Apple updates Airport stations and Time Capsule,


Русский: Apple Time Capsule. Вид сзади

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Apple has released a update for their networking and backup goods which are also known as Airport Express, Extreme and Time Capsule. The 802.11n stations are getting a fix that solves “an issue with wireless performance,” Also the capsule is seeing some much needed iCloud support. The Apple cloud integration doesn’t stop there as you’ll also be able to remotely access your Airport disk as well. Though, it’s worth mentioning that this update means you’ll also need Lion, so those of you keeping your OS X old school with Snow Leopard will be out of luck.

Apple announces free iBooks Author


iBooks Author is a free OS X program for creating books. The intent is really for teachers and other educators to produce educational materials for their classes. But Apple has said the format can apply to any genre. Aside from the free part, the real story here is ease of use, with the ability to drag and drop photos, videos and even Microsoft Word files into various templates. If you use Apple’s own suite of office apps, in particular, you can drag and drop a Keynote presentation into the docerment, and it’ll live on as an interactive widget. (You can whip up other widgets, too, though you’ll need to know Javascript or HTML.)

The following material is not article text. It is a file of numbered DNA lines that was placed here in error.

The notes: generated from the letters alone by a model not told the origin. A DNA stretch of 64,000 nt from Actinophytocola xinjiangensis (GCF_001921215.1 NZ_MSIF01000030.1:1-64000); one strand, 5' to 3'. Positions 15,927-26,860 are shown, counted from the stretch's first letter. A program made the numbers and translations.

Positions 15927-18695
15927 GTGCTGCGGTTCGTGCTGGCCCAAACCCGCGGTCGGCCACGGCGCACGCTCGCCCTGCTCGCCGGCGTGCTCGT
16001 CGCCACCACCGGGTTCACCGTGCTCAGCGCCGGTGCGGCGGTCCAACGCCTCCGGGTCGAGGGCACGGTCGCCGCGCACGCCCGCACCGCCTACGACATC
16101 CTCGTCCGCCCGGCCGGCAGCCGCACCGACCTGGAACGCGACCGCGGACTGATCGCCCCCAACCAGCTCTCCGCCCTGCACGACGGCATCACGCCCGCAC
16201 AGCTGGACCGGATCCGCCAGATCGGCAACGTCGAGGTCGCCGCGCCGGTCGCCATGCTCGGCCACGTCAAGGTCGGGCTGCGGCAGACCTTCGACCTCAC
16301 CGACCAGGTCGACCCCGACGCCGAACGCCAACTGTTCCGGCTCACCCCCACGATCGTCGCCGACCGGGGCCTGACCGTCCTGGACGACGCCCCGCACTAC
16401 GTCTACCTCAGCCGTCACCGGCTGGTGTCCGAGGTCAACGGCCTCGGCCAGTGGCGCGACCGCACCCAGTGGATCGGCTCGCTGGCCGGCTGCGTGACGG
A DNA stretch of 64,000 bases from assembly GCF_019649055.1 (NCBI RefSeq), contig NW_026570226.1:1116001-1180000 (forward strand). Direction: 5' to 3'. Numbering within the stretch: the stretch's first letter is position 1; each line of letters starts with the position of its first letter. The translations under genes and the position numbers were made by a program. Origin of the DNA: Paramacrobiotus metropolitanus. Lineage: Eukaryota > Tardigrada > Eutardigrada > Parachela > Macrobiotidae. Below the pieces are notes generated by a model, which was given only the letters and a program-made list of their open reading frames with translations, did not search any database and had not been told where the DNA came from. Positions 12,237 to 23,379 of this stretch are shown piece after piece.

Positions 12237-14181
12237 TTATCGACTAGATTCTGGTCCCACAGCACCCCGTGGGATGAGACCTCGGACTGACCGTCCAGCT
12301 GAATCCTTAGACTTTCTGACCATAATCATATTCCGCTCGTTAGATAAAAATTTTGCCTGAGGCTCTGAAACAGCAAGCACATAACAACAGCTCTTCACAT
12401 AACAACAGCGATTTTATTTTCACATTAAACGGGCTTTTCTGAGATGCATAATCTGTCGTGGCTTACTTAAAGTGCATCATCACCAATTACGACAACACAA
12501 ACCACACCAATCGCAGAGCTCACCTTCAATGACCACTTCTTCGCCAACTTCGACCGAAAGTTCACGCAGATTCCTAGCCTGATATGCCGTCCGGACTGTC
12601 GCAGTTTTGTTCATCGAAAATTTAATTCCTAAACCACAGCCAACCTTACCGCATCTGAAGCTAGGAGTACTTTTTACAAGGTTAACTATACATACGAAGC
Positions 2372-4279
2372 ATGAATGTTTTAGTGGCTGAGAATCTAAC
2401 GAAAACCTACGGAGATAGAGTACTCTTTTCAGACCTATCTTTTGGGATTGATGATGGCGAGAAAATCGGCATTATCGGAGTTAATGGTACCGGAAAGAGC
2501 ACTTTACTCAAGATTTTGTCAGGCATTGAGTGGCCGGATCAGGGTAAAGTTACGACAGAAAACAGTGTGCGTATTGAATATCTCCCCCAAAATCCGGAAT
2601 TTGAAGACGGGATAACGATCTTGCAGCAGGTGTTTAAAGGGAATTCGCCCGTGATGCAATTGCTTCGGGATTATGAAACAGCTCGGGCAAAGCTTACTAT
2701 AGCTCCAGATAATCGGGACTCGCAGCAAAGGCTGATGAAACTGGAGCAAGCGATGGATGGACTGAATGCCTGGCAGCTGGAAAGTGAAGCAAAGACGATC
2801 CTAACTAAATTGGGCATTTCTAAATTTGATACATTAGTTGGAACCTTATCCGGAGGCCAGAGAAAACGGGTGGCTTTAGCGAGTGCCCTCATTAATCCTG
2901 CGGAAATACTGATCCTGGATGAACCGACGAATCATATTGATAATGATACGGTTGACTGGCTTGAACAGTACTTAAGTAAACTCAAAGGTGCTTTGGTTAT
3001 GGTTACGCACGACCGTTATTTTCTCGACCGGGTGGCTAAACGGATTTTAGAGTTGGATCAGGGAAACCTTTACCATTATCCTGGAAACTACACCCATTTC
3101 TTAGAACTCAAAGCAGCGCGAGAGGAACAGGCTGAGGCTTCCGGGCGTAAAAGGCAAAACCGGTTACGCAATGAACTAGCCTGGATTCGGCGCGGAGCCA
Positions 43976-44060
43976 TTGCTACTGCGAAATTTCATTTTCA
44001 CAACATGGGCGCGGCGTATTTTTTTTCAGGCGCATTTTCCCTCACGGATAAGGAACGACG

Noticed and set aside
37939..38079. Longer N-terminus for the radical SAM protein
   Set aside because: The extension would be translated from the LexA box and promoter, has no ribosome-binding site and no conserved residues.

Beyond the main text, authors can also arrange glossaries by highlighting and clicking words, and clicking again to add a definition. In a surprise move, Apple also said authors can publish straight to the store, though i’m waiting for clarification that textbook writers and other scribes are actually exempt from Apple’s notorious approval process. In any case, the app is available now in the App Store (for OS X Lion users only, sadly) so you can crack on.

Apple has also confirmed some key approval and revenue-sharing details. First, authors will be subject to the same App Store approval process as developers. Writers can offer their books for free, or for as much as 14.99 (the same price cap for textbooks sold in the store). And like developers, authors must agree to a 70/30 revenue split, with writers pocketing 70 percent after Apple takes its share.